Was working with a family today from Metairie who wanted to leave a bequest to many difference grandchildren, great-grandchildren, and even certain step=grandchildren. They also wanted to leave the bulk of what they had to their five children when they died.
They asked me whether they should leave a specific amount to these descendants who were at least two generations below them (say, for example, $25,000 to each one), and leave the rest of their estate to be divided equally among their five children. We discussed, however, the alternative of leaving a large portion (say, for example, 75% to be divided equally among their five children, and leaving the remaining 25% to be divided equally among the specific grandchildren and great-grandchildren that they wanted to benefit.
These kinds of estate planning decisions can be tricky. Generally, if someone wants to leave others a small amount, designed primarily to acknowledge the recipient, we usually see them leave a specific dollar amount to those beneficiaries or heirs. This is, perhaps, a simpler way to acknowledge a recipient. It gets more complicated when you leave each of several people 1% or 2% of your estate - the recipient might want to review accountings to make sure they are getting the correct amount. But if you leave someone a fixed amount like $10,000, it does not matter how large the overall estate is, the recipient will get his $10,000, whether the overall estate totals $300,000 or $3,000,000.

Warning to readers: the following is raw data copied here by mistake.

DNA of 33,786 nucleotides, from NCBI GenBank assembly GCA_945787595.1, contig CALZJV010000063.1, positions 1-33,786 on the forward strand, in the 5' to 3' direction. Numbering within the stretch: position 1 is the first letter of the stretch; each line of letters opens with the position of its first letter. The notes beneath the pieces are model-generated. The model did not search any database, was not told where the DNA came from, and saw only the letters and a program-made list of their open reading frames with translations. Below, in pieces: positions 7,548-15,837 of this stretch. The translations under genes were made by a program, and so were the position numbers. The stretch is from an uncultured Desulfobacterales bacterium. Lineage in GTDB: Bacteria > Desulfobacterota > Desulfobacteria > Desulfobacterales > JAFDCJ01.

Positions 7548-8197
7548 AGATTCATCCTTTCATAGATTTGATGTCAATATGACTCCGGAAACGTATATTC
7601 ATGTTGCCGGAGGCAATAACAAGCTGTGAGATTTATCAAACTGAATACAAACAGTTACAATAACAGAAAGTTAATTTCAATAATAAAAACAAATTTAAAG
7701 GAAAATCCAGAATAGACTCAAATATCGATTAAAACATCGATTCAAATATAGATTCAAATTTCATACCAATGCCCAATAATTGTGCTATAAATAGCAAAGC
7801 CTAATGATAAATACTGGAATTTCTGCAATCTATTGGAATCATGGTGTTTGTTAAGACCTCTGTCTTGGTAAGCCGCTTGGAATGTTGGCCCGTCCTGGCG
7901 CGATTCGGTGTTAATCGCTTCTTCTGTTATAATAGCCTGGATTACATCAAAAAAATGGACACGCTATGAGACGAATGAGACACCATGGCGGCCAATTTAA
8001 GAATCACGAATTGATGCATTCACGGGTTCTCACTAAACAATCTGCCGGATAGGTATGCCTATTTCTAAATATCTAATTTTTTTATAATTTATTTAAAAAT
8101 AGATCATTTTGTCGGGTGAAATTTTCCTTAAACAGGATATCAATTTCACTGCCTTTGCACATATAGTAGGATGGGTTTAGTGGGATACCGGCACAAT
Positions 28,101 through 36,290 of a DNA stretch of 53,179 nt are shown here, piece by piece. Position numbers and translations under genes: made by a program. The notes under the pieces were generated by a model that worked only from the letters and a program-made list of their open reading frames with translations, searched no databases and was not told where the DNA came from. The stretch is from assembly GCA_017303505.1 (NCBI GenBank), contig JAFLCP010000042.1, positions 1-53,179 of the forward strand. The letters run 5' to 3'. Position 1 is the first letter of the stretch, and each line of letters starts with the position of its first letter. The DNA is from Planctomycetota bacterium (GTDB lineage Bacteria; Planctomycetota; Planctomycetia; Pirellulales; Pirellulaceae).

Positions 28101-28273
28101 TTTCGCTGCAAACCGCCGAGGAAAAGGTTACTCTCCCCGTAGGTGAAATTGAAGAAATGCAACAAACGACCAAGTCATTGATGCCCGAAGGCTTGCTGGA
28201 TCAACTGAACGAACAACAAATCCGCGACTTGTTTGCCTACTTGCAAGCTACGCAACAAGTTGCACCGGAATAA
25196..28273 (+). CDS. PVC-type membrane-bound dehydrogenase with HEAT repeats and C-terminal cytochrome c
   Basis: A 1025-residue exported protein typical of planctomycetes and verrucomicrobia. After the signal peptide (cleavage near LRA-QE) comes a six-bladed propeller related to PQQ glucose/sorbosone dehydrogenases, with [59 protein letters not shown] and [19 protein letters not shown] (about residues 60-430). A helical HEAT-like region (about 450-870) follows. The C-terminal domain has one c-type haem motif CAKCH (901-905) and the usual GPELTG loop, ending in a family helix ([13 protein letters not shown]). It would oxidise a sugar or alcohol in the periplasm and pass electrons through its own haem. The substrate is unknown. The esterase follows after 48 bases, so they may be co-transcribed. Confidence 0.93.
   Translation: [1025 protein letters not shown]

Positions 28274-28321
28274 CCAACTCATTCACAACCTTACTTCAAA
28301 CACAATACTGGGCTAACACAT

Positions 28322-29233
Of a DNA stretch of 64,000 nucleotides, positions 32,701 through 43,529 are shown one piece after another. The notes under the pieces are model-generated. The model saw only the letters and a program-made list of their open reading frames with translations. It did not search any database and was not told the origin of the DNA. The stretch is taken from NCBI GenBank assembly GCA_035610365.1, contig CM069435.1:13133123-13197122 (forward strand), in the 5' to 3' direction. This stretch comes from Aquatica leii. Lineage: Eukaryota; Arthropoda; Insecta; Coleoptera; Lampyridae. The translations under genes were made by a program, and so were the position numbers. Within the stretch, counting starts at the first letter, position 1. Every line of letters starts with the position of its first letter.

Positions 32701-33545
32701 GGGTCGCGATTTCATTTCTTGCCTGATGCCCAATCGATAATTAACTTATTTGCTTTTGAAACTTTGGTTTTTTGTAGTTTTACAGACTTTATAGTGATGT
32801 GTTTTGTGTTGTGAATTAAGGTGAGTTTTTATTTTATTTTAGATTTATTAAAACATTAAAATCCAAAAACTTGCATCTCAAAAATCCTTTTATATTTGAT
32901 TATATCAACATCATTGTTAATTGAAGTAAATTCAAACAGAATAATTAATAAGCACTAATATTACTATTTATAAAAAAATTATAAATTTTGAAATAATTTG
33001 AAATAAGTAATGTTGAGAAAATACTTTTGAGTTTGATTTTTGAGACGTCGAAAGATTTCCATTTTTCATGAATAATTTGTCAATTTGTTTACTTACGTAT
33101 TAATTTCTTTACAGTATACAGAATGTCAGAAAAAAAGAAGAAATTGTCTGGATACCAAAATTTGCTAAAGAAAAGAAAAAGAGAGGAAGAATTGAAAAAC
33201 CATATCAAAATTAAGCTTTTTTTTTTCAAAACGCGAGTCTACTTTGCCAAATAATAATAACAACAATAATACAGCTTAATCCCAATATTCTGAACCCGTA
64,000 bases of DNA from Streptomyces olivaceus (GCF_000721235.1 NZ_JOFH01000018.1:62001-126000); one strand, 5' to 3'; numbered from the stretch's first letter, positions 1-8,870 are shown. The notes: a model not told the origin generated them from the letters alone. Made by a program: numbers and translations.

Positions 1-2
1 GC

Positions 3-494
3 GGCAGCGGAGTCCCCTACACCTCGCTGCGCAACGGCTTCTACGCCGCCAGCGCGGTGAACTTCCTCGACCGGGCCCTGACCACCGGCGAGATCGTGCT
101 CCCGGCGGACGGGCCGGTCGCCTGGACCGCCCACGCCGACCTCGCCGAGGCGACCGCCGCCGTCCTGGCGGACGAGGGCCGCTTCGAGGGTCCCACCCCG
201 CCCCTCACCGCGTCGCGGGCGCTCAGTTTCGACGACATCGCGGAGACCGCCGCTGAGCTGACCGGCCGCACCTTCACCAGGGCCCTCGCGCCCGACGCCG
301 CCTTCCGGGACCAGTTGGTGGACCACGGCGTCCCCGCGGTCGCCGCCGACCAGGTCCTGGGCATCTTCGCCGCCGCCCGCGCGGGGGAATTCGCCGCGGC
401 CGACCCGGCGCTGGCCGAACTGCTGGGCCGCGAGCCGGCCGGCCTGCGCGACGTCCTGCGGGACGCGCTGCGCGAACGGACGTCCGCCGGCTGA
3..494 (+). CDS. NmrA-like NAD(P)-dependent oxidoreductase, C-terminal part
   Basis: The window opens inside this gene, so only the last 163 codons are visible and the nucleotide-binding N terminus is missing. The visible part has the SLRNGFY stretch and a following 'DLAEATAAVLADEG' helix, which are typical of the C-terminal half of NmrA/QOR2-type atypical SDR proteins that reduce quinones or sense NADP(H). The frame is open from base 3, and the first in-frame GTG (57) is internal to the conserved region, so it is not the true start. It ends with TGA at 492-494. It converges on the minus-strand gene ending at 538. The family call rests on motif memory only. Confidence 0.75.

If you are wanting to leave each of several people a significant amount of your estate, then perhaps it's easier to leave each of them a percentage of the overall estate. For example, if you want to leave a substantial bequest to your two children and your three grandchildren, then perhaps you would leave 20% of your estate to each of the five. If, for example, you leave $200,000 to each of your three grandchildren, and leave the balance to be split among your two children, and if your estate does not exceed $600,000 when you die, then your children will get nothing because the specific bequests ate up the entire estate.
Your decision to leave specific dollar bequests versus a percentage of the estate is both important and tricky. Your estate will likely fluctuate in value from the time you put your estate planning legal program in place, until the time you pass away and your program plays out. This is a good reason to review your estate planning program every few years and, if necessary, work with your estate planning attorney to keep it current.